Learning

About Heat Maps

How To Read A Box Heat Map

Box heat maps represent information from databases and spreadsheets visually as rectangles, with important characteristics of individual data items used to determine the size, color and layout of the rectangles. In general:

Grouped Heat Map
  • Size maps to relevance. For instance, the size of an opportunity or the total budget for a project.
  • Color maps to urgency. For instance, the potential upside of an opportunity, the cost or time overrun on a project, risk levels, or the number of security incidents at a network site.
  • Grouping of rectangles is tied to category information. For instance, department, manager, location, or type of product or application.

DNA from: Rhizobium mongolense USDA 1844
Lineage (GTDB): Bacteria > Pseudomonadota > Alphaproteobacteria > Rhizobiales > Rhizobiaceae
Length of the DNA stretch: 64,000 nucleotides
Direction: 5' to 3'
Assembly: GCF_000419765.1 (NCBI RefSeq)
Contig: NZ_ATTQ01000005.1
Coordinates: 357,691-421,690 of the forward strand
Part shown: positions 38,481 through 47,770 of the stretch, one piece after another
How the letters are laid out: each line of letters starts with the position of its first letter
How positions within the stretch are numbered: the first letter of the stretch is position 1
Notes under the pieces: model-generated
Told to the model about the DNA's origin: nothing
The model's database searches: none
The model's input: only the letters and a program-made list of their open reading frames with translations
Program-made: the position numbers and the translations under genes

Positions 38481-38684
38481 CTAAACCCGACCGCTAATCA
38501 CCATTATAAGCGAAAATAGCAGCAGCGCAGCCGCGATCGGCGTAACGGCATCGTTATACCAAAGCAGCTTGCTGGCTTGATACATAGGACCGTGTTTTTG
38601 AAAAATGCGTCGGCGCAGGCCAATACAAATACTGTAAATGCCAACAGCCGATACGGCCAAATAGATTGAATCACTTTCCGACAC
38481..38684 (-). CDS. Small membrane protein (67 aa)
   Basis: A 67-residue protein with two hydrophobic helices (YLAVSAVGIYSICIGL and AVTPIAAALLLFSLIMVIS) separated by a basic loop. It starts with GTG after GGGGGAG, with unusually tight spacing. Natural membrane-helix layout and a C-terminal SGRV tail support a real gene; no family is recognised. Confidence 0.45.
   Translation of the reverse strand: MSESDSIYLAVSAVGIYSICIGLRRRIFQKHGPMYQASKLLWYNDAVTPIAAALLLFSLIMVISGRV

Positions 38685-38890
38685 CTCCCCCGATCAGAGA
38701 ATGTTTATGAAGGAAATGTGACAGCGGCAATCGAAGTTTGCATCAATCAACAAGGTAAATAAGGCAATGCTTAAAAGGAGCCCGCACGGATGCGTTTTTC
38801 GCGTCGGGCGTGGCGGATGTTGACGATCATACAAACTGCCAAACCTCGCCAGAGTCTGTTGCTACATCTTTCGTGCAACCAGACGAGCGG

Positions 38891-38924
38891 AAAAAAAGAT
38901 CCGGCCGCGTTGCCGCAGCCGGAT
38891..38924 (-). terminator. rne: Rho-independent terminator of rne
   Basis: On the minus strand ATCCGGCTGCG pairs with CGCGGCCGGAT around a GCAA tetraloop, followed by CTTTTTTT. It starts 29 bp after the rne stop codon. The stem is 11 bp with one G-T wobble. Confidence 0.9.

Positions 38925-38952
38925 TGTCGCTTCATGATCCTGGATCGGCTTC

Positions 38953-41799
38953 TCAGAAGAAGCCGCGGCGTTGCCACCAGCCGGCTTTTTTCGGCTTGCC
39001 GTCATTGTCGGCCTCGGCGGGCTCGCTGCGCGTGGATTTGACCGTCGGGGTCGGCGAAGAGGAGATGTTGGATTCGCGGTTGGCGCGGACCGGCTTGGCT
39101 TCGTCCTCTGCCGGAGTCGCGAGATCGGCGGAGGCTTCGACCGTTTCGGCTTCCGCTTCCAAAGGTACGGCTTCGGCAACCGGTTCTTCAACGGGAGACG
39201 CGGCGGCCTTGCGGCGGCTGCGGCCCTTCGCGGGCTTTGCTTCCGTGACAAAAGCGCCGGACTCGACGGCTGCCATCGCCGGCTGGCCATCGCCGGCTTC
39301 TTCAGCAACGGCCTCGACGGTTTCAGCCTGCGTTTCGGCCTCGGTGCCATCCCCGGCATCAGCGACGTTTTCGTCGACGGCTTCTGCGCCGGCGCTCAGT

When these three visual cues are combined in a heat map, it becomes straightforward to:

Tree Map
  • Identify which information is the most important. For example, the opportunities or threats that involve the largest financial impact, since the associated rectangle or group of rectangles is large.
  • See urgent issues.  Particularly high risks or overruns can be easily seen, since the associated rectangles have a color that stands out from other data.
  • Discover trends or interesting patterns. Higher or lower performance or risk associated with a particular region, manager or type of product shows up as groups of cells that stand out. Grouping related records together spatially allows detailed data represented by size or color to be seen in context.